McCain filled out his advice list with a bunch of people nobody's heard of, though being careful to include a woman and a black guy. He didn't mention Ted Kennedy, so perhaps they've had a tiff, I don't know.
So for advice-giving we have a wife, a grandmother, a general, a civil rights marcher, and Ted Kennedy. Let's hope neither of these guys feels much need to call for advice.
|09 — News from India: rats and longevity. Enough of that, let's take a
break here. What've we got in the Weird'n'Wonderful file?
Here's a snippet of news from India, courtesy of Reuters, quote:
Authorities in Bihar, one of India's poorest states, are asking citizens to switch to eating rats in a bid to reduce the dependence on rice. They even plan to offer rats on restaurant menus.
This is not as bizarre as it seems. In back-country Thailand in the 1970s, people ate rats, I can assure you. You could even buy canned rat meat, though the English translation of the can said "field rabbits." They were rats. People would hasten to explain to you that these were not city rats, living in sewers, and feeding on what you find in sewers. These were country rats, feeding on rice and other grains.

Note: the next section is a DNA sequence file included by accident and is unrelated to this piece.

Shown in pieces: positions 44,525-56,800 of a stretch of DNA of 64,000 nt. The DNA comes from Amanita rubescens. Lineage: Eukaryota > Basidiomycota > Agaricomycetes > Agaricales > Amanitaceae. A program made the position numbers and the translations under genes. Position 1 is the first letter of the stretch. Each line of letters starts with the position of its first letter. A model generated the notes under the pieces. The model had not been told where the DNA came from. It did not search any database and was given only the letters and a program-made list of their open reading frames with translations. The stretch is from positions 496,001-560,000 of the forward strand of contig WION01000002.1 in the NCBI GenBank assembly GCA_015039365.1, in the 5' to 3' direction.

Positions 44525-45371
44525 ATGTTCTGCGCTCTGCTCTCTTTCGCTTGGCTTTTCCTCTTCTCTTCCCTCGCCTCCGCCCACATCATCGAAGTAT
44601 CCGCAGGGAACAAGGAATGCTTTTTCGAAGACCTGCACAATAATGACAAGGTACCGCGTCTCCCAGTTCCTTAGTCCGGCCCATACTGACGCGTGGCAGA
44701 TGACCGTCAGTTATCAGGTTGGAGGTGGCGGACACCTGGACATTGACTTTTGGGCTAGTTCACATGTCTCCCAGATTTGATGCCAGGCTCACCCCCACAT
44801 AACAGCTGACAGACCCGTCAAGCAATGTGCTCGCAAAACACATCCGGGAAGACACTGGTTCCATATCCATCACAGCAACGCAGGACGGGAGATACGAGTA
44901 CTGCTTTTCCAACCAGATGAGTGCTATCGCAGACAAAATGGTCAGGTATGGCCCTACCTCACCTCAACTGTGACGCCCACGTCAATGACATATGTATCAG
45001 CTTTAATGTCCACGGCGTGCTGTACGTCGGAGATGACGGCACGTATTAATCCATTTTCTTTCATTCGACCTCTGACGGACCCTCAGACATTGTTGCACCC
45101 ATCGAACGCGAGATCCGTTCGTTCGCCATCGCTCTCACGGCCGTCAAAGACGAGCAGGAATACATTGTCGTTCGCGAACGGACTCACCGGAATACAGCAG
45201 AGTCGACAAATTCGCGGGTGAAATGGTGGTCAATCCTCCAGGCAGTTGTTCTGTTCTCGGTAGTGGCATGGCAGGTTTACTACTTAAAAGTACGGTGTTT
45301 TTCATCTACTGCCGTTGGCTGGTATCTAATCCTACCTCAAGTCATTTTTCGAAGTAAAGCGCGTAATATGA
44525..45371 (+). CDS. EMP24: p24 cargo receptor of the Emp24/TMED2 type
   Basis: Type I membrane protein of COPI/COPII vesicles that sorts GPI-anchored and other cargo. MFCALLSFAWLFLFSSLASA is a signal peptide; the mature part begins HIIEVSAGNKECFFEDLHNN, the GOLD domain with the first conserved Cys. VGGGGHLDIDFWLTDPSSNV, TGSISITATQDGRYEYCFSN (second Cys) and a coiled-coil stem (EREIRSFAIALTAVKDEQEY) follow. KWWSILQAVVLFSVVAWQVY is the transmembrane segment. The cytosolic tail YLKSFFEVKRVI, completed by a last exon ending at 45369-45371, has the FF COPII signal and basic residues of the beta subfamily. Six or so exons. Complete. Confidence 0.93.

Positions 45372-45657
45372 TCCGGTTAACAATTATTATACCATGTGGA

In fact, part of the logic over there in Bihar is that if people eat rats it will help save grain stocks, fifty percent of which are consumed by rats.
So: If you're visiting Bihar and decide to drop in at the local bistro for a candlelit dinner with your significant other, don't be surprised to find rat on the menu: rat fricasée, rat wellington, rat parmigiana, moo goo gai rat, you know, depending on restaurant ethnicity.
Memo to the authorities in Bihar: If rats are eating fifty percent of your grain stocks, for goodness sake call in an exterminator. Pied piper, … something …
Also from India — might as well pack all the India news into one segment — the world's oldest man has died over there. Habib Miyan of Jaipur claimed to be 138, but his pension book said only 129.
This guy retired in 1938. Now he's passed away. Whether he ate rats or not, I have no information.
|10 — Paki Prez resigns. Keep going right through India and you come to
Pakistan, the Moslem country with nuclear weapons.